Haunted Molly Stark Sanatorium (Part One)

Posted by US Ghost Adventures Contributor in US Ghost Adventures
Haunted Molly Stark Sanatorium (Part One) - Photo

When thinking of abandoned hospitals, asylums, or sanatoriums, chills immediately run down your spine. Something about somewhere so full of illness, lying in ruin, strikes a chord in the human psyche. One starts to wonder, what happened here? Who walked in but never walked out? What did they feel, who did they leave behind?

Stark County’s Sanatorium

The Molly Stark Sanatorium is a former tuberculosis hospital in Stark County, Ohio. It was named after the wife of General John Stark and was constructed under the belief that fresh air and sunlight were an integral part of recovering from tuberculosis. Stark Couty began its plans for a TB hospital after it sold its interest in the nearby Springfield Lake Tuberculosis Sanitorium in Summit County. A $750,000 bond was passed by the county’s voters in early 1927 for the construction of the hospital.

The entrance of the Molly Stark Sanatorium, through the barbed wire fence.
The entrance of the Molly Stark Sanatorium, through the barbed wire fence. Source: Personal Photo

Plans for the 150-bed sanatorium were approved, and architect Albert Thayer of New Castle, Pennsylvania was hired to design the state-of-the-art facility. He had plans for a Spanish-Revival style building, with large windows, balconies, and rooftop verandas. The campus also included a children’s hospital, superintendent’s residence, and a power plant. Molly Stark Sanatorium opened its doors on August 23rd, 1929 as one of 25 tuberculosis hospitals in the state of Ohio.

Soon, more space was needed at Molly Stark. In 1948, county voters passed a $500,000 bond issue towards the expansion of the sanatorium. Another $250,000 was received in state and federal funding as well. That $750,000 was dedicated to the hospital in October of 1952. It expanded the east and west wings, increased the hospital’s capacity from 128 to 230 beds, and added a larger kitchen and laundry facility. The campus is even equipped with 1,200 linear feet of tunnels that run underneath the facility, which became a means of travel underground between the buildings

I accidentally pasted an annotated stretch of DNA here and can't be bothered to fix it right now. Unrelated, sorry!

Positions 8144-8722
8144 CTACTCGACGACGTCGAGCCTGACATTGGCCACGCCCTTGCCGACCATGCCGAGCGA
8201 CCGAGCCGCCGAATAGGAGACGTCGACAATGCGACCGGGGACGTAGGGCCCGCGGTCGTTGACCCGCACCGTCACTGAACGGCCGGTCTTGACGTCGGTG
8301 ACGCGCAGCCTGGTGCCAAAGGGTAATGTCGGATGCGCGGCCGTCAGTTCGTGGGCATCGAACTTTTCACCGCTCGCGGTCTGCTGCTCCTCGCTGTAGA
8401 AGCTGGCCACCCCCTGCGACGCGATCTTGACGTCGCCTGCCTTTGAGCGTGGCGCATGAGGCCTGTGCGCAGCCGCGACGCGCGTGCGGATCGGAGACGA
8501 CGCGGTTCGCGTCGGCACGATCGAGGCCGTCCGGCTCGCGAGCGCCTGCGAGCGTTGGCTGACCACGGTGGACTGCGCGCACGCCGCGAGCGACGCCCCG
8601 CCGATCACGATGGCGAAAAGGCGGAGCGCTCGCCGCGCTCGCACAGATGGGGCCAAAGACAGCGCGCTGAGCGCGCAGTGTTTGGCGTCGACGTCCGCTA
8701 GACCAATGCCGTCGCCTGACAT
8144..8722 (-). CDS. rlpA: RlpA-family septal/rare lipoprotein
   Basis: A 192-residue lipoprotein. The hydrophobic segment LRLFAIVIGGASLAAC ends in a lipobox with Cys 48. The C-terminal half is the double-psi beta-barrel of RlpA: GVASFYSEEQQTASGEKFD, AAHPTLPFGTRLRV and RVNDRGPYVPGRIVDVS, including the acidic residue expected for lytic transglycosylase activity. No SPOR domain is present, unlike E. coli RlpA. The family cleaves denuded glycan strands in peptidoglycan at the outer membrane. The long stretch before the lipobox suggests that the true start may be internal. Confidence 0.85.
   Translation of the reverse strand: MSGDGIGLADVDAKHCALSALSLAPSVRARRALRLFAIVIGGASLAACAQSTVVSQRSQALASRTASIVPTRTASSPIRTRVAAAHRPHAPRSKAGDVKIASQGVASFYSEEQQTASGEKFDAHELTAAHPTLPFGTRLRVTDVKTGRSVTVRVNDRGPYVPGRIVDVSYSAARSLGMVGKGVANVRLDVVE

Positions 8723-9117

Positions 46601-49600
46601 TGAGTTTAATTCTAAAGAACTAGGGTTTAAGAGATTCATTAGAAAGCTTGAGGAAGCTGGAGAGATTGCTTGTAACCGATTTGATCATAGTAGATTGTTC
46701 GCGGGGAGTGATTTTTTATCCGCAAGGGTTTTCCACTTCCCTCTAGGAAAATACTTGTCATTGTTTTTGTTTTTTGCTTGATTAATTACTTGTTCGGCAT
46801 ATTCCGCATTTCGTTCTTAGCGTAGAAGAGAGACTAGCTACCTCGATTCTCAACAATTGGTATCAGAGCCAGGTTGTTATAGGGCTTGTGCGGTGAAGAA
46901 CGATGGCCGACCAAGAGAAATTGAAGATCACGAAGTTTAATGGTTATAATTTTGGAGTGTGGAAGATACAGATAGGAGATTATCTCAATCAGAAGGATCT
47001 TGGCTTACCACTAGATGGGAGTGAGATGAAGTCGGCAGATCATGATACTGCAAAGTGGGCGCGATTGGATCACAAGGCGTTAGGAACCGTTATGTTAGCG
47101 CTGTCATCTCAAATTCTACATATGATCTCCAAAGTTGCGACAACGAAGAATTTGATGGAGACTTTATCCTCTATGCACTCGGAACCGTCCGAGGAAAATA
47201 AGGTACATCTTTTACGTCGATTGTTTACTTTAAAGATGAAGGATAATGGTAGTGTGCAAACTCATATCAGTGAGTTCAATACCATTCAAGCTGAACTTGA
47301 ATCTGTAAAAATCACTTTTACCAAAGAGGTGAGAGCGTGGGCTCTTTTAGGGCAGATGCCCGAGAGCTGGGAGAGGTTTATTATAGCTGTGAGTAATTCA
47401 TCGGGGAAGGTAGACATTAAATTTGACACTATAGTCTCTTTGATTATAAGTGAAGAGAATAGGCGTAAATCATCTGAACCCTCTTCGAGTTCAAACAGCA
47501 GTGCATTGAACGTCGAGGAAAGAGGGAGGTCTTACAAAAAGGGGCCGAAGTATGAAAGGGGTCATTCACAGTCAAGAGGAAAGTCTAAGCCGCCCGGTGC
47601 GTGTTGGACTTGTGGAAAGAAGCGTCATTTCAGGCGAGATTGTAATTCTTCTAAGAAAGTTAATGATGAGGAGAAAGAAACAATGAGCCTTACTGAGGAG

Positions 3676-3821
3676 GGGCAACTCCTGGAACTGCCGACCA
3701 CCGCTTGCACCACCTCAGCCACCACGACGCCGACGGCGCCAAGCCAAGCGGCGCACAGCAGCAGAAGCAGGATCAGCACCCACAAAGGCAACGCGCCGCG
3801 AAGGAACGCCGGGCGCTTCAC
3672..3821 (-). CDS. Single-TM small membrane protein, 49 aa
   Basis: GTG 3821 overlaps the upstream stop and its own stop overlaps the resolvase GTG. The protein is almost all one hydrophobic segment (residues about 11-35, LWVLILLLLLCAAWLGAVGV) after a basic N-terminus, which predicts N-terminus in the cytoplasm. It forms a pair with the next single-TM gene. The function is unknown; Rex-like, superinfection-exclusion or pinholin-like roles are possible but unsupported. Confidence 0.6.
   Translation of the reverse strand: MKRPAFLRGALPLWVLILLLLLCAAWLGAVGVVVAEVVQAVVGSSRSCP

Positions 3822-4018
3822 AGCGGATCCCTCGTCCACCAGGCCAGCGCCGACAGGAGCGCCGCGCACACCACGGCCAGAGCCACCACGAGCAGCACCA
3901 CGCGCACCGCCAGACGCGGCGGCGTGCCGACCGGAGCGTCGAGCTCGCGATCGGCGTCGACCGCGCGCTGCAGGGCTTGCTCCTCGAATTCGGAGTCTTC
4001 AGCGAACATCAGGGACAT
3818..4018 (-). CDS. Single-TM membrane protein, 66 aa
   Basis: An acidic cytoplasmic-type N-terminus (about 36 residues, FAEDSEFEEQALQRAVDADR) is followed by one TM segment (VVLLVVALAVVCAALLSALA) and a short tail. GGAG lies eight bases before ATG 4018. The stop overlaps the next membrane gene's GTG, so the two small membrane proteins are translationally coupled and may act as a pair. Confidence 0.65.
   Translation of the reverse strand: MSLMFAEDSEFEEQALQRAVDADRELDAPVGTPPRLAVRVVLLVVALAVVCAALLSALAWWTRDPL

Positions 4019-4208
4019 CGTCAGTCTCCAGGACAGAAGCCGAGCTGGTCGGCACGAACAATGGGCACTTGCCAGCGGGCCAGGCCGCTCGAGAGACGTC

The sanatorium saw great success in its treatment of tuberculosis patients. The number of deaths at the hospital declined from 153 in 1946 to just 43 in 1951. Still, that’s 200 documented deaths in one location.

Decline of the Asylum

By the 1950s, great advances in antibiotics allowed for the treatment of tuberculosis and the need for such an expansive hospital waned. In 1956, the sanatorium changed its name to Molly Stark Hospital and began admitting non-TB patients. The last remaining tuberculosis patients were transferred out of Molly Stark in 1970.

The Molly Stark Sanitorium is dilapidated.
The true decline of the facility can be seen here, with nature taking over concrete. Source: Personal Photo

In July of 1975 discussions began about the future of the property, after a wave of staff resignations and growing fiscal issues. The hospital eventually closed its doors in 1995 after extreme aging of the facility and declining patient attendance.

Many plans were put on the table for the shell of the sanatorium — apartments, assisted living facility, even retail space was an option. With a price tag of just over two million dollars to remove asbestos, however, most developers backed out of their deals. In 2003 the county hired a contractor to determine how much it would cost to rehabilitate the facility. They came back with a staggering ten million dollars in repairs. What would happen to Molly Stark?

On October 2nd, the county park board offered one dollar for the hospital and its grounds. Now a county park space, $200,000 was received for cleanup of harmful asbestos and other environmental issues.

Hauntings At Molly Stark

Plenty of reports have come out of the sanatorium since closing its doors in 1995. It sits beckoning to urban explorers and lovers of the abandoned. Stories range from apparitions of former patients looking out of the windows, orbs of light on the second floor, and voices heard echoing throughout the building and hallways. Most visitors to the sanatorium report orbs and disembodied voices, but a few lucky investigators have even seen faces peering out of the building’s broken windows. One visitor we spoke to mentioned that on her last visit there she was pushed into a wall inside. When we asked her why she came back, she stated that ‘the building calls you back, once you’ve visited once, you’ll want to come back for more.’

We’ll Be Back

We visited the Molly Stark Sanatorium during the day and immediately felt the energies emanating from inside. The building sits like a vulture, as it used to be a haven for the ill but is now just a stark reminder (no pun intended) of the lives that were lost there. We’re planning to go back to Molly Stark and investigate along the inside, so be sure to stay tuned for part two of this blog series as we share with you any photos we capture and experiences we may have inside of the building.

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